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From Mark Hammond <skippy.hamm...@gmail.com>
Subject Re: roadmap 0.11/1.0
Date Mon, 02 Nov 2009 00:55:20 GMT
On 2/11/2009 9:13 AM, Paul Davis wrote:
>> couchjs security
...
> The first step to securing cURL handlers I'm going to tackle is the
> basic all-or-nothing HTTP support. With something like --with-http as
> Chris suggests. Mark also made a suggestion on including a
> --with-http-host=127.0.0.1 or similar to support HTTP requests to a
> specific host only. This is probably doable but I'll have to think a
> bit harder on how to force that in the cURL handlers.

My use-case is to avoid allowing full-blown cURL access to javascript 
while still allowing a couchdb 'external' to have access to "its" 
database.  Specifically, I want to use the 'externals' mechanism to 
build an application specific API - an API which hides/abstracts 
multiple couchdb calls and subsequent data munging into a single call 
which is more relevant to the application's direct requirements.

For example, if I have an external which is referenced via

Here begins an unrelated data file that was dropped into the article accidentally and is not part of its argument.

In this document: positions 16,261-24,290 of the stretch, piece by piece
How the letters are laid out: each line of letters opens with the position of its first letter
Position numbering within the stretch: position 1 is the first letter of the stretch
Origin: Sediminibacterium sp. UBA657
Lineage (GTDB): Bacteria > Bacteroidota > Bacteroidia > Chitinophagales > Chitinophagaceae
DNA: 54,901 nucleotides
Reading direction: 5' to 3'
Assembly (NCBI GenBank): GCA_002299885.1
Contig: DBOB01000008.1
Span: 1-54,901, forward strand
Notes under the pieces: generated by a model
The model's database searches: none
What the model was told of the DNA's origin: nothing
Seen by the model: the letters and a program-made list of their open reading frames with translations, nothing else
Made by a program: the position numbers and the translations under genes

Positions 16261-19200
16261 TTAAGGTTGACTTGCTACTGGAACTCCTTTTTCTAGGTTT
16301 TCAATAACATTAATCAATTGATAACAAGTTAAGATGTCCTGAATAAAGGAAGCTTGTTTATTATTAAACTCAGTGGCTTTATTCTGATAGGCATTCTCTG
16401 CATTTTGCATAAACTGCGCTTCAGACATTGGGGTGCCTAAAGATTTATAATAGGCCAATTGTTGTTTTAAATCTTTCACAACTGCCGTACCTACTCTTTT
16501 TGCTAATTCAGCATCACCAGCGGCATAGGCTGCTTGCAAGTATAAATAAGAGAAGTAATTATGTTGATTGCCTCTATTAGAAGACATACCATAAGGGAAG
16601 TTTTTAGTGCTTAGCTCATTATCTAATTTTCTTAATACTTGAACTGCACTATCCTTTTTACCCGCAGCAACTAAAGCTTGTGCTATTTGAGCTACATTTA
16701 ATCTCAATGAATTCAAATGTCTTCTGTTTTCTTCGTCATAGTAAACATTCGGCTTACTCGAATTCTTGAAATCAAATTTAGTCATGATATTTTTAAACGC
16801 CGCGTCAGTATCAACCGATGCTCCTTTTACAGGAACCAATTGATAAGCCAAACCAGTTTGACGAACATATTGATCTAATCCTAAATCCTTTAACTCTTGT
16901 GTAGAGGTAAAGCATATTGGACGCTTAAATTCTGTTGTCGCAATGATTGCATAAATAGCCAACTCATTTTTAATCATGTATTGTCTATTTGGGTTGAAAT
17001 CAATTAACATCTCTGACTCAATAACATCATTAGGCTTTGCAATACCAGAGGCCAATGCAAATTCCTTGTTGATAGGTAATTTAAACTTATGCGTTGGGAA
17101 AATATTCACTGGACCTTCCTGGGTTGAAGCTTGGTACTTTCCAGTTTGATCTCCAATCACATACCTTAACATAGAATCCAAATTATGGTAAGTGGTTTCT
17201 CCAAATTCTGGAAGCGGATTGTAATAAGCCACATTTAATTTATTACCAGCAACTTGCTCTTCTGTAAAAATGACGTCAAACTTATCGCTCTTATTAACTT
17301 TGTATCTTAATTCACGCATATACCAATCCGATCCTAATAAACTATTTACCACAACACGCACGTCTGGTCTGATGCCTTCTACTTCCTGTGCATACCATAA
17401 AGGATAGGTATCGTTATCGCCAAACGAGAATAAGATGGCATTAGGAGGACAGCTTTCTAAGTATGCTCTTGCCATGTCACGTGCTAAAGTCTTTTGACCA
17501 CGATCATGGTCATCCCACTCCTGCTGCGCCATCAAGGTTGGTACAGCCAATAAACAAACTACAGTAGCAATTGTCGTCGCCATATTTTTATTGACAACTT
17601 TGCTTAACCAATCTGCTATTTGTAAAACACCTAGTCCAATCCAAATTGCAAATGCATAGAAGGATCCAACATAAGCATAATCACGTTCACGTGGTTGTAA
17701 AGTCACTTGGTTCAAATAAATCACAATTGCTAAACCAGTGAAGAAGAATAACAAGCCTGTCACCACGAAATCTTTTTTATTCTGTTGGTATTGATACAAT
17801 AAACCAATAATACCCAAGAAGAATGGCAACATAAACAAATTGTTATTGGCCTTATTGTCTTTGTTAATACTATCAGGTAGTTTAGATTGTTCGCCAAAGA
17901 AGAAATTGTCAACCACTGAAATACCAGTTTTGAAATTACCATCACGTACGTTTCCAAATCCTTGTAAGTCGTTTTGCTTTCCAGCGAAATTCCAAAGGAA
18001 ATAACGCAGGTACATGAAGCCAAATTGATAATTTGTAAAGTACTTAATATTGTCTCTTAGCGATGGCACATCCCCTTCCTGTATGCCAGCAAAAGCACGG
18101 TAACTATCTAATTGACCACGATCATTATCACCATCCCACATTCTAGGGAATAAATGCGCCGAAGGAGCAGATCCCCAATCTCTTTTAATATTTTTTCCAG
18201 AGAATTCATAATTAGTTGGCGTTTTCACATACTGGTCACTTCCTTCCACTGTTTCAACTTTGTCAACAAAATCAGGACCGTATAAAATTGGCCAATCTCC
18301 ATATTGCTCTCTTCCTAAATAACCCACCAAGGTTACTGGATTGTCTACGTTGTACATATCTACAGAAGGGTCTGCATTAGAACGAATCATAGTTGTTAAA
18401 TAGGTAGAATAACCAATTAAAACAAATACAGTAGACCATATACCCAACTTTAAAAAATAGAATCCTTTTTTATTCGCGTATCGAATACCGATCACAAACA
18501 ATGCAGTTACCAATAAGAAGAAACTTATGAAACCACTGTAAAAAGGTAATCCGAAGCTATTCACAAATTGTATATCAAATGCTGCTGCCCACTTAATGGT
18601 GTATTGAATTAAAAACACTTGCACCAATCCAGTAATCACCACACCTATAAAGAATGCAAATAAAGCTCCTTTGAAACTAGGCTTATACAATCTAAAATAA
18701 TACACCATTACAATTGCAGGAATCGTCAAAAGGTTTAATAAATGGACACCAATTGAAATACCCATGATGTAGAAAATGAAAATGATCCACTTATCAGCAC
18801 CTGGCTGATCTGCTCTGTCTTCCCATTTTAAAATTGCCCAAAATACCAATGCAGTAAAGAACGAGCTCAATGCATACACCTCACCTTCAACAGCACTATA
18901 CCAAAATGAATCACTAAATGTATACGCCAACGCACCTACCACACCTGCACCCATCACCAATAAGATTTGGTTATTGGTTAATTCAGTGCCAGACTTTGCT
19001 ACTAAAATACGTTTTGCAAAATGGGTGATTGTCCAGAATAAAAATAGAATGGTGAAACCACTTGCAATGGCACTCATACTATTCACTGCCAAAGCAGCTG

http://host:port/dbname/_external, the implementation of that external 
needs access to the referenced 'dbname', but no others.

On IRC, there were 2 thoughts:

* Paul mentioned the cmd-line switch to disable cURL - if we provided a 
new option that only allowed connections back to the same DB (probably 
by exposing an API where the host and DB name can't even be specified by 
the js code), it might still meet the general security requirements.

* Benoit mentioned that if we changed the externals 'protocol' slightly, 
we could probably offer a javascript API back to the database which uses 
stdin/stdout to exchange requests and responses, allowing us to live 
without cURL support at all.  Such an API may also be able to help allow 
cron jobs etc to have "safe side-effects" - the only side-effects they 
can perform are ones exposed by couchdb itself, not via generic http 
requests.

The second option sounds better, but much more work.  I'm willing to 
roll my sleeves up on this, so please share your thoughts (or ask me to 
expand on my use-case if necessary)

Thanks,

Mark

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